Tuesday, June 18, 2013
Which should Holmes shoot first--the spectral were-hound, or that peasant blouse missing its front???
Chickens!!! The long-awaited publication of SHMM #9--featuring my story, "The Hereafter Party"--has occurred! It's available now!! In both print and digital formats!!! Gaze upon its gorgeous cover above!!!!!!!!
You may notice (as did I) that my name does not appear on the cover. I have no explanation for this. BUT, my story is indeed inside--I promise!!!
If you'd like to learn more about "The Hereafter Party's" origin story, please click on "The Next Big Thing," my self-interview chain-post about my then-upcoming SHMM piece. If you'd like to read the story itself--right now!--it's available in both print and e-pub/Kindle formats here at Wildside Press, and you may also find it in print (and write a review!) here at Amazon.
I am very excited to see this story in print--and in such a pedigreed publication! I DO hope you'll give it a look; it's quite entertaining.
Well, I must go now in order to seek out my fainting couch, since it's been much the eventful day--what with the surprise of receiving my SHMM contributor copies in the mail this afternoon and all...
Sunday, June 2, 2013
(Crash) "The aliens landed WHERE??! / WHO'S in the hospital??! / I won a WHAT???"
There is a trope I've noticed in both film and literature over the years, where startling news is told to someone holding a full, brown paper grocery bag (usually in their driveway, or on their front porch) which is inevitably dropped, and the resulting mess is completely forgotten in order for this person to sob/scream/run from the zombies. I assume this is supposed to be fully understandable in the moment, but I've never been completely convinced. I realize it's just storytelling shorthand: for a character to be SO SHOCKED by a piece of news that he-or-she drops what they're holding--well, that is some serious effin' news. However, this device always brings me out of the story, just like seeing a pair of lovers emerge from bed in the morning wearing underwear after a night of heedless sex breaks the Third Wall. There is something disingenuous about a film or book character--often one who is not wealthy--dropping what amounts to $60-80 on the ground ('cos it's always milk & eggs & orange juice, plus a few items in glass jars, then loose leafy greens and a whole uncooked chicken) and not looking back or commenting on the grocery carnage before moving on with the story. I myself have thankfully never been approached with devastating news while holding groceries, but I do have insight as to the morning-after-underwear issue (although we shan't go into that here).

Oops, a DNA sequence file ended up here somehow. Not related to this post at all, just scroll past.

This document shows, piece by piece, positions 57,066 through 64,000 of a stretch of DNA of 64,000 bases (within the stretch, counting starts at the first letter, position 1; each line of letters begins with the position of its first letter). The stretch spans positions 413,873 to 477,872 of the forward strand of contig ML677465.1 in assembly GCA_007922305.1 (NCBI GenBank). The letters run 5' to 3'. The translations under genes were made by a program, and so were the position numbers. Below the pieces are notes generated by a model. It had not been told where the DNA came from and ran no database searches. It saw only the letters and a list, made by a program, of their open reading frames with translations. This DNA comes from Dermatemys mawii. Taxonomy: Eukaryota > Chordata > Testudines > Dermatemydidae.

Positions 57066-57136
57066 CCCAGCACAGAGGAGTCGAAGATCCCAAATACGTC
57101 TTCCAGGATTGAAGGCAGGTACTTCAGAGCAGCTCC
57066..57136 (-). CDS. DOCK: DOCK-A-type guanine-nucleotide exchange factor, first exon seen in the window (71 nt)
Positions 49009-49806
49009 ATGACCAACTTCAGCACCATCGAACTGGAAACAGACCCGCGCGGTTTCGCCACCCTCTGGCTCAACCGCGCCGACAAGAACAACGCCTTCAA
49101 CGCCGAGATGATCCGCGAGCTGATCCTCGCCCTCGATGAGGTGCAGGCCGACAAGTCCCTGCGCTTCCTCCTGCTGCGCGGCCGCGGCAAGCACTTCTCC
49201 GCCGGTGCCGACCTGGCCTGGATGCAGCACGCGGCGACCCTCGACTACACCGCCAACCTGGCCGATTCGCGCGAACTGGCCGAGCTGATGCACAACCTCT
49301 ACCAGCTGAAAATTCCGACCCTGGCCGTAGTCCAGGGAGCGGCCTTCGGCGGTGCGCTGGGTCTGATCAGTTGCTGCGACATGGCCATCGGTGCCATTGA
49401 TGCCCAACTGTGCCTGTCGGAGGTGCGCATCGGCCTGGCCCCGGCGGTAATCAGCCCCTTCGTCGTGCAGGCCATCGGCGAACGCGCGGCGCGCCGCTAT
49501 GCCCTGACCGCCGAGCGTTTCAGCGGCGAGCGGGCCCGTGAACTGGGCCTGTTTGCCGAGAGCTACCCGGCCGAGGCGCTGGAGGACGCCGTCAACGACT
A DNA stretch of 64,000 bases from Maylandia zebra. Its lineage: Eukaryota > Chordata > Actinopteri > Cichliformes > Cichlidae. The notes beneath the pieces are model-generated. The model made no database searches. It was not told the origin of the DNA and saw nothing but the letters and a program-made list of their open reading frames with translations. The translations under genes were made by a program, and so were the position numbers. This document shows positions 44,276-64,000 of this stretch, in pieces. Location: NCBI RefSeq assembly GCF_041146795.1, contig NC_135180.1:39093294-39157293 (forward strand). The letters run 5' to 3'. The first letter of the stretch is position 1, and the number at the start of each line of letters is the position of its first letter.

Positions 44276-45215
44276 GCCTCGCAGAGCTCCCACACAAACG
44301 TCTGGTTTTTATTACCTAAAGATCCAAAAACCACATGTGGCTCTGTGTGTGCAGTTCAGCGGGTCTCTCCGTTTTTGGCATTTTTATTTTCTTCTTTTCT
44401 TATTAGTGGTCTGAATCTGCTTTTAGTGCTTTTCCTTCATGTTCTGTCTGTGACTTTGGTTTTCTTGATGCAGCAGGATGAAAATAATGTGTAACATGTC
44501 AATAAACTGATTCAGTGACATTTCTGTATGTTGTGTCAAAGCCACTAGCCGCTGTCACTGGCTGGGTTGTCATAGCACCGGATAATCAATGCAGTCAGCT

One of my very favorite moments of the delightful Janeane Garofalo film "The Truth About Cats & Dogs" is when her character, veterinarian Abby Barnes, faced with a surprise stressful visitor/situation at home, responds by grabbing a hairbrush and running it through her hair for a few beats while she thinks of what to do next. Almost exactly ten years ago, I did much the same thing when a fire broke out in my apartment building--in the middle of the night, I opened my front door to a wall of black curling smoke, then absent-mindedly brushed my hair while weighing my escape options. It was a ridiculous thing to do, but I was faced with either braving the black smoke of my apartment hallway or jumping out of my third-floor window onto the parking garage roof below and hoping I didn't break one or more legs in the process.To go--within the space of two minutes--from being sound asleep to possibly dying years before my parents was a bit much for my delicate mind, and the hairbrush was handily in reach. I ended up crawling out into that black hallway smoke, and down the nearby stairs to the lobby and safety. Well, then I was homeless for a week, but that's another blog post...
What I'm trying to convey is that I would love--LOVE--for a film/book character to put the groceries safely down--or even neatly away!--before losing it over whatever news they've received. Because that just seems more real--you'd be in denial for a minute or two after terrible news, so putting the groceries down/away would be the most natural thing in the world. I will always consider THAT the more realistic response, rather than dropping everything and running. And don't get me started on characters who lose their appetite upon hearing bad news, that's a whole other blog post....
Am I the only one who's noticed the dropped groceries thing?? Or have any of you readers, as well? Write in, comment, SHARE!!!